First reported @

abbotsfordtimes.com They often look for people who are away on business or on a holiday so the victim can’t easily contact the real relative, he added. The police suspect even more seniors have been targeted by scammers, but haven’t come forward, said MacDonald. “There’s been an increase in [calls this year], and we need people to be on guard. “We think [the fraud] is being under reported, but with it there’s an embarrassment factor, and people don’t want to advertise the fact they’ve been taken.”

City beefing up its transit system

Expansion adds another 11,700 hours and five buses ROCHELLE BAKER RBaker@abbotsfordtimes.com

A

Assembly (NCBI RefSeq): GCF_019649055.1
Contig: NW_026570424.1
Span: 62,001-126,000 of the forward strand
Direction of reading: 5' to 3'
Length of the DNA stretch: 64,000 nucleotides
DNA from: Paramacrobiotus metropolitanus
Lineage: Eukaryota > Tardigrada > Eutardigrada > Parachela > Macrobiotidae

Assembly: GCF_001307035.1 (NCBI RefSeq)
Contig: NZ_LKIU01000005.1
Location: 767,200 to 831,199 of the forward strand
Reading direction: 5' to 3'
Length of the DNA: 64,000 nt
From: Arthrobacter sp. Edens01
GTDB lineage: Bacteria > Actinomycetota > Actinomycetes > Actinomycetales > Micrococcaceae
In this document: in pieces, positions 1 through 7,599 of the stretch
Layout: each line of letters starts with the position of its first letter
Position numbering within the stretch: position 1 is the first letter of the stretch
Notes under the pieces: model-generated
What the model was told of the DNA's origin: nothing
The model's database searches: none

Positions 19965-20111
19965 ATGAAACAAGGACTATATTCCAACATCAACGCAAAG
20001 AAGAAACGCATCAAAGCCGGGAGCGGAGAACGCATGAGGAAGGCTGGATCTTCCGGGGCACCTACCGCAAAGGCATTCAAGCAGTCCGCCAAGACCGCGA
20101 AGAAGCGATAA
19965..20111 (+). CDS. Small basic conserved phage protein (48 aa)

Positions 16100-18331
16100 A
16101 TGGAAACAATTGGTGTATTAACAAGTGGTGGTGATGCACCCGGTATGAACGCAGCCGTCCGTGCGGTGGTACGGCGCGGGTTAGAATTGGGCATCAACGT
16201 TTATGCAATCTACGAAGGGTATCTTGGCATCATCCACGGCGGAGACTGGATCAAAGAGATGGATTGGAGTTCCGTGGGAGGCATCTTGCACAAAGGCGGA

bbotsford council is putting rubber to the road after approving a substantial increase to the city’s transit system. “This is a good news story,” Coun. Lynne Harris, vice-chair of the Mission/Abbotsford Transit Committee said Monday. “[The expansion] will make a huge difference in our community for transit service.” “[The changes] The expansion will add a total of 11,700 improve access for e x t ra s e r v i c e h o u r s a wide spectrum of and an extra five buses come July, resulting in riders . . . and will an estimated 10 per cent also appeal to those increase to the transit who want to go to system. The improvements the city core to work feature earlier weekday and shop.” and weekend service to the Abbotsford Region– Carl Johannsen al Hospital and Cancer Centre, and increased services to the University of the Fraser Valley (UFV ), said director of community planning Carl Johannsen. “A priority is to improve service to large employers [such as ARHCC] and UFV’s U-Pass program. That’s a major transit market for us,” said Johannsen. However, all riders will benefit as services to ARHCC and UFV also pass through the city’s downtown core, Johannsen said.